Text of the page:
Having enjoyed some of Dashner's other books, not just the Maze Runner Trilogy, I expected an enjoable book. I was disappointed. Dashner seems to have decided to write this book for a younger audience, and include younger characters. Unfortunately, the characters' interactions are much more typical of young people 3 or 4 years older than the supposed age of the characters. This leads to a sort of "disjointed" feel to the book.
The narrator began the reading with a fervor and exaggerated enunciations and emotions that were very distracting, although eventually he seemed to settle down.
The only good thing about this book was the plot idea, which was new to me. However when I described it to my spouse, she exclaimed, "That sounds exactly like (name of different book." So it appears Dashner's plot idea wasn't particularly unique either.
Until this book, I was unfamiliar with Reginald Hill's work. I'm not certain how I was pointed in his direction, but I'm so glad I was! This is a wonderful book; witty and literary at the same time. Unlike so many "literary" books, the plot is not waylaid by incessant philosophical ponderings. I found myself picking up this read at every opportunity, often when I ought to be doing something else entirely. Bravo.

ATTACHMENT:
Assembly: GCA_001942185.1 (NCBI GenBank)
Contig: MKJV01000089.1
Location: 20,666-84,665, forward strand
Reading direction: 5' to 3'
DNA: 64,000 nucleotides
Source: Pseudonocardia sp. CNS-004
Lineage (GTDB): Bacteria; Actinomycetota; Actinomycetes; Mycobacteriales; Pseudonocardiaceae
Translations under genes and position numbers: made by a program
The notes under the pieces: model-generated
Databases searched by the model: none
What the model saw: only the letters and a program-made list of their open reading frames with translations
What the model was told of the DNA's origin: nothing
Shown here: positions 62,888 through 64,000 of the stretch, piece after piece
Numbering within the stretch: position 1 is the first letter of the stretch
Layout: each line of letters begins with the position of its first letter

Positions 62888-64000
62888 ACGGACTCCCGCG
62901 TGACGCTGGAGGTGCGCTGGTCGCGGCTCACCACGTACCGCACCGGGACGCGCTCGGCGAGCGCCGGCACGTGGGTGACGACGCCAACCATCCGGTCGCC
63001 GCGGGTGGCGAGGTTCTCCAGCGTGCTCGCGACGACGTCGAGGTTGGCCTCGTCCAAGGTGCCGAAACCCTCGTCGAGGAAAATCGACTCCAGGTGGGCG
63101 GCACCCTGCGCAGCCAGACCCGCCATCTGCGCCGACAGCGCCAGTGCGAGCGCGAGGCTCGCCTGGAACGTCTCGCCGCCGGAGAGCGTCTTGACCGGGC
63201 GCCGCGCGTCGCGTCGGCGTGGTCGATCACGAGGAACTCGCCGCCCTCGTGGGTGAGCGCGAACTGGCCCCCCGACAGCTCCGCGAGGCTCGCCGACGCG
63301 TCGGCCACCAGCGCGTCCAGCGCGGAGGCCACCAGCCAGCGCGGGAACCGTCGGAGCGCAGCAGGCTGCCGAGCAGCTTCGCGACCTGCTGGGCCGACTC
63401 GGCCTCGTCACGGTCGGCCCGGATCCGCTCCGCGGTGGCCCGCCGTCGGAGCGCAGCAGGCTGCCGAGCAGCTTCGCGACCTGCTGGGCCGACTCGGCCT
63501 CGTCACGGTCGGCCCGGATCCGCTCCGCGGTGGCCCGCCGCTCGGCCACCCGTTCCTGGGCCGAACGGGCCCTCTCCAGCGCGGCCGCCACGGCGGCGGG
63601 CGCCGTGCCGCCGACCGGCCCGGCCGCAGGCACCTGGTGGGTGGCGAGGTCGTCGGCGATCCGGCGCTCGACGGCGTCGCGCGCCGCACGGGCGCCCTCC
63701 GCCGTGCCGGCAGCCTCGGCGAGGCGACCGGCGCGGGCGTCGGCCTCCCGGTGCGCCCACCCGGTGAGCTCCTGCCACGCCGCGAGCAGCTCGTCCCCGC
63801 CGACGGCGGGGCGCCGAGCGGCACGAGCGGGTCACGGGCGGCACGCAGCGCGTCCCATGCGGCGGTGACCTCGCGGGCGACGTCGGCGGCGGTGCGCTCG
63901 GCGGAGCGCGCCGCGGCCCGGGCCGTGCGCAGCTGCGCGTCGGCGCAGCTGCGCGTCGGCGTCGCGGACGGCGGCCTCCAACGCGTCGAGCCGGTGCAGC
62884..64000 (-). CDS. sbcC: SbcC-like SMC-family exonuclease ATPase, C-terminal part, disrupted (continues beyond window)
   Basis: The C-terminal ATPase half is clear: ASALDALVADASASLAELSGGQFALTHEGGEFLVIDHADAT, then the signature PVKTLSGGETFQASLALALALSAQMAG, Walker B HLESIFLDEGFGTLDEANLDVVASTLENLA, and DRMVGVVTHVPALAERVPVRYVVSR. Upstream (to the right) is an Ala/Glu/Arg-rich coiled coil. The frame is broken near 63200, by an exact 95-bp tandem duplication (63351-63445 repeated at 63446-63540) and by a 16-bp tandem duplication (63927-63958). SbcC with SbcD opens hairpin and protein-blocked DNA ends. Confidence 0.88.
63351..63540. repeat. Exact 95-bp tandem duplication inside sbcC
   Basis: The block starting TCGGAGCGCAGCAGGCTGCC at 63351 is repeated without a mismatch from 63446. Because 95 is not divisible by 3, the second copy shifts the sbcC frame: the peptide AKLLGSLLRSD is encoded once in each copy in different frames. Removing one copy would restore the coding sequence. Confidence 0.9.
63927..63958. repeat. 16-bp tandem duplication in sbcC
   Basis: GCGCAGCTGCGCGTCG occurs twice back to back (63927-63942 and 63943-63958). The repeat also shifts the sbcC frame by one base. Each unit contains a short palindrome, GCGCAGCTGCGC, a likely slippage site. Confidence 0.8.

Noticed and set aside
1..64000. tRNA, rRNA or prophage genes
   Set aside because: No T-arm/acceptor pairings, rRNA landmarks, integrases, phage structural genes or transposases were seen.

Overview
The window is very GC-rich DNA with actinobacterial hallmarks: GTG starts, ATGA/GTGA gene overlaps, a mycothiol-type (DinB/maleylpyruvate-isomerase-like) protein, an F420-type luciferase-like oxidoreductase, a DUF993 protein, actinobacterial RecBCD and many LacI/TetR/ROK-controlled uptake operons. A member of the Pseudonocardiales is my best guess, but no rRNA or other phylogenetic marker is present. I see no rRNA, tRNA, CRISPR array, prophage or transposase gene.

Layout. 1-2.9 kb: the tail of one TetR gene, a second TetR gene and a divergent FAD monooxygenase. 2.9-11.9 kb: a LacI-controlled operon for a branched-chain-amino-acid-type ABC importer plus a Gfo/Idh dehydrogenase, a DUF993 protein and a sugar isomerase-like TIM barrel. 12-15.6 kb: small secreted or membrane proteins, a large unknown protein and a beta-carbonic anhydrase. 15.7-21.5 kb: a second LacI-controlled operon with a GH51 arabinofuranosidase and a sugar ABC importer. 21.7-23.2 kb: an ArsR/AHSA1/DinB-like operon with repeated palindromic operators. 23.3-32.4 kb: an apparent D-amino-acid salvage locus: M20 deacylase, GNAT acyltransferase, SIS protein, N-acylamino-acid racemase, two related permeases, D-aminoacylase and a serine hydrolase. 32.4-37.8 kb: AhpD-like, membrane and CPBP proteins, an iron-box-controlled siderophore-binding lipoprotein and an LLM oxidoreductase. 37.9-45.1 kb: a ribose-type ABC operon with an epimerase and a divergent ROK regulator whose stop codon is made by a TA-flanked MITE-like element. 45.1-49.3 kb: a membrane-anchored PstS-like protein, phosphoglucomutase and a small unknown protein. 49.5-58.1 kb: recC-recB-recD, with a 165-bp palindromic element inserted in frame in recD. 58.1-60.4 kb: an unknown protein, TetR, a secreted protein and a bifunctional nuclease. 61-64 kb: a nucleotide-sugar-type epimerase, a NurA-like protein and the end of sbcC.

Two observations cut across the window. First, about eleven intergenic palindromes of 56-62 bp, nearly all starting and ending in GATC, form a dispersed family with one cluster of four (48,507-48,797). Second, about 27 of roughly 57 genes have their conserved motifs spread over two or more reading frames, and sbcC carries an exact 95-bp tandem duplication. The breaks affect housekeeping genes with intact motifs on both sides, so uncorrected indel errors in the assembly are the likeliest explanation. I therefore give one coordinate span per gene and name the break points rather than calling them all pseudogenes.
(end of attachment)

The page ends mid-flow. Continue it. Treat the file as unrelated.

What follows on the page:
Likewise, the narration was also stellar. The narrator appeared to struggle with a few German words in a chapter introduction… but this is forgiveable in the light of the remainder of his performance.
I am not easily discouraged, but found that this book was a downer. It seemed to go on and on and on... and at the end I couldn't wait for it to end.
I bought this book partly on the high recommendations, which demonstrates that one can easily be mislead. While the narration was satisfactory, the characters in this "attempt" at a novel are nothing but cardboard cut-outs. There is zero depth to any character in the book. The book is heavily laden with overworn cliches such as "the milk of human kindness." Are you kidding me? It was at this point that I quit listening to the book and deleted it from my library. I'd be as well satisfied by a Harlequin Romance... and probably get a better story as well.
My main regrets are the money I wasted on this book, and the hours I wasted listening to half of it.
Flashback is an interesting novel, combining elements of science fiction with a sort of "post-apocalyptic America." The characters are interesting, and the plot is unpredictable. There's enough techie stuff to keep sci-fi nerds entertained.
Unfortunately, the author loads up his story with long political lectures in which he expounds on what I presume are his personal political biases. If these lectures were balanced or well-informed, perhaps they would be excusable. But as it is, they have all the insight and balance of a Rush Limbaugh rant. The author expounds on political subjects on which he is apparently ignorant, in the end achieving a sort of parody of Sarah Palin, where everything is black and white, good or evil.